The sun was sinking behind the hills telling us our time was up.  We had seen several cemeteries, Eureka Springs, Thorncrown Chapel and spent time with Scott, Wendy and Stephen!  It had been a full day!

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My headstone of the week was found during our recent travels through the midwest. I found this headstone in Yocum Cemetery in Carroll County, Arkansas. This is indeed evidence that somebody misses their parents immensely! They miss them so much that they have even erected an iron rack to hold extra flowers! The rack is permanent and behind the headstone for James and Jennie DeLozier.

I had never seen anything quite like it and it is the reason it is

Linda’s Headstone of the Week for Week #44.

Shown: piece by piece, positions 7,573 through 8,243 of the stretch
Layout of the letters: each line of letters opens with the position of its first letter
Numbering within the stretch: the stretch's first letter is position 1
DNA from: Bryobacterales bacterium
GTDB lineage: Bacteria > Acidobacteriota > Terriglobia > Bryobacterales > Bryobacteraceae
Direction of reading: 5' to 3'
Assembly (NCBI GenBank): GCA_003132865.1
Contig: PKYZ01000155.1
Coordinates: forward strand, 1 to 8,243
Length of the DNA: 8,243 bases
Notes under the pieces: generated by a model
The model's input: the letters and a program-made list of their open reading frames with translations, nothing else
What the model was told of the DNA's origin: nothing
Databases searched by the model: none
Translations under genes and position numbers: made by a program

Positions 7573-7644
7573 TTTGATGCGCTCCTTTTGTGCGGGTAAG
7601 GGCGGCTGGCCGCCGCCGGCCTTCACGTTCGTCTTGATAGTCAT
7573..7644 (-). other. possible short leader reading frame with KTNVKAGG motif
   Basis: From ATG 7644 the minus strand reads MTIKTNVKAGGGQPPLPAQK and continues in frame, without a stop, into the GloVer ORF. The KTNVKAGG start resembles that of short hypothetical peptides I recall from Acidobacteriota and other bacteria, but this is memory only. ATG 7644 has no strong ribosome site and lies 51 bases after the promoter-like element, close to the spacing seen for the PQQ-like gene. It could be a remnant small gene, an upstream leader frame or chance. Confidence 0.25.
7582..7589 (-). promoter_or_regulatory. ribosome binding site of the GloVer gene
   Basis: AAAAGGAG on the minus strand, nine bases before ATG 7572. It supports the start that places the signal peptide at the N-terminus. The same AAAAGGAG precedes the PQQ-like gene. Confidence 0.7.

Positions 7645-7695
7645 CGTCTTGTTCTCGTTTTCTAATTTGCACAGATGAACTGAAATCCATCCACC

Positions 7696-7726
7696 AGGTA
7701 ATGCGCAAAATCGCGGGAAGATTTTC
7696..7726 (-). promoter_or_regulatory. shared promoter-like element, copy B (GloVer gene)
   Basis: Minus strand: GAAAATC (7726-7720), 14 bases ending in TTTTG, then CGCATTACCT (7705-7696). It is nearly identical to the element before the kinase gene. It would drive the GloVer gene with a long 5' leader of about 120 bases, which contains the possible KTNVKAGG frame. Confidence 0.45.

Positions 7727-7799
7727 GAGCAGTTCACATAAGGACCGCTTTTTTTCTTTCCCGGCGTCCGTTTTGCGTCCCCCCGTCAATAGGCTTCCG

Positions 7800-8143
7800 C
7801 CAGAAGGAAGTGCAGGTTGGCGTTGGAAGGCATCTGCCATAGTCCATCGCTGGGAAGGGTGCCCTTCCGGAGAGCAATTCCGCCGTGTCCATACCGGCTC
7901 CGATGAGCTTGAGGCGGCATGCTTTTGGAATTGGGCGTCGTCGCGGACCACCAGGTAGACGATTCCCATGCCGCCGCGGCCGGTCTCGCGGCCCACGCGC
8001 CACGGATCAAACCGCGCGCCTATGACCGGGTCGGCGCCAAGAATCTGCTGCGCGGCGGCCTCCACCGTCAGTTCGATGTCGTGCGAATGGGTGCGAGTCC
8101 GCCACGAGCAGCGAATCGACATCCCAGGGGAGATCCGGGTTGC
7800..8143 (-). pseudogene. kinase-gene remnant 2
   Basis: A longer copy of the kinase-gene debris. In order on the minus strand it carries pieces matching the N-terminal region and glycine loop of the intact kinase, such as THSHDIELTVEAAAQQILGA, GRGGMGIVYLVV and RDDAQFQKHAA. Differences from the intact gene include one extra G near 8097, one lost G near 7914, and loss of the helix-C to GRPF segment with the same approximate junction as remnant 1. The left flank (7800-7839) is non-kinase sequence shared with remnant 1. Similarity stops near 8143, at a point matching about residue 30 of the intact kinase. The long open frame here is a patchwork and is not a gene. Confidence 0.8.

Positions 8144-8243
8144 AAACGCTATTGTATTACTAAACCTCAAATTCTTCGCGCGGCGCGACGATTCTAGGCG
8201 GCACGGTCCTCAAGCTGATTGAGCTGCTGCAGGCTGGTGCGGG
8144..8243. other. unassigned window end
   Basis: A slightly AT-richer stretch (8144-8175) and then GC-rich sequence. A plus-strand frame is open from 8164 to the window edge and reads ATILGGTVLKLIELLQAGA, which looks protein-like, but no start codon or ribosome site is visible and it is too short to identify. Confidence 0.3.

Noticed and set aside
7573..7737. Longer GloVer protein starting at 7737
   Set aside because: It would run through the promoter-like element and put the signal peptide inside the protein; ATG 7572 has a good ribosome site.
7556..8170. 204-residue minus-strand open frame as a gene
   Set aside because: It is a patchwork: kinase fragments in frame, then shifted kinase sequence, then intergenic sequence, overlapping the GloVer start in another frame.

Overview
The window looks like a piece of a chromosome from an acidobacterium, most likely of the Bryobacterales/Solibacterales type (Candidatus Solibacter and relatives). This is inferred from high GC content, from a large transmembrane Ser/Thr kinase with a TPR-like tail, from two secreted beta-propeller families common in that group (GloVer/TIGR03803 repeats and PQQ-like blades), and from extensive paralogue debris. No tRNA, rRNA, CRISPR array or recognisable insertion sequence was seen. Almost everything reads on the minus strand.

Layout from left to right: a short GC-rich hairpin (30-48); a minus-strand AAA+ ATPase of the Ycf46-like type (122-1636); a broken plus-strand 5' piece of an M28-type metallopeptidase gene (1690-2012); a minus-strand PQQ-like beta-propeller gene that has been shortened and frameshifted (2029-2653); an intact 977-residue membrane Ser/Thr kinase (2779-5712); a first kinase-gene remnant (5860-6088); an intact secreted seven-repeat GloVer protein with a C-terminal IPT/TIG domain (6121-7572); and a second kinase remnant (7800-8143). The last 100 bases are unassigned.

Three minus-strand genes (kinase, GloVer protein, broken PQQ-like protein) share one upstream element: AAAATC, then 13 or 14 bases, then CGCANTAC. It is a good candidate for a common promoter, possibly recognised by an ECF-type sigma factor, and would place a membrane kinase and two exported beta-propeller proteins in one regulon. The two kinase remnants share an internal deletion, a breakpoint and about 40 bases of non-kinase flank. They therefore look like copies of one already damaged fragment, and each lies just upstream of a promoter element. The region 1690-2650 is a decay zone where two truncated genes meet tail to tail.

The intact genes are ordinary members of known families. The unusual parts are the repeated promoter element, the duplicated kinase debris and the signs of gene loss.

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What a quaint town St. James, Missouri is!  Too bad we weren’t there when things were open!  8:30 AM was even a little early for me, but we had to do it!  We were on our way to Saint Louie and our ascent up into the Arch!  Our first stop was the St. James City Cemetery, also known as the Masonic Cemetery.  StJamesThis beautiful gate catches your attention as you come down the highway towards Meramec Spring Park, but it is an exit only.  One can see why, when you see the width of it, and the angle a small car must approach it in order to enter.  We entered at the next gate, the larger, much wider one!  JamesPlotThe James plot stands out for several reasons.  Number one it is toward the front of the cemetery and just about the first thing you see, and number two, the surround is a work of masonry art.  The wrought iron work in the right rear corner has a cross at the top, and would look right with a bell hanging under it.  In the rear near Octavia James’ plot the brick eddifice seems to be a shrine with an urn of some type in it.  The three people buried in this site are Octavia, Jane Edwina and Edwin James.OctaviaIn the back of the site, next to the shrine, Octavia Bowles James’ grave can be found.  Octavia was married to the grandson of the founder of Meramec Iron Works Foundry, Thomas James.  Octavia was the mother of Lucy Wortham James, a philanthropist and benefactor to many.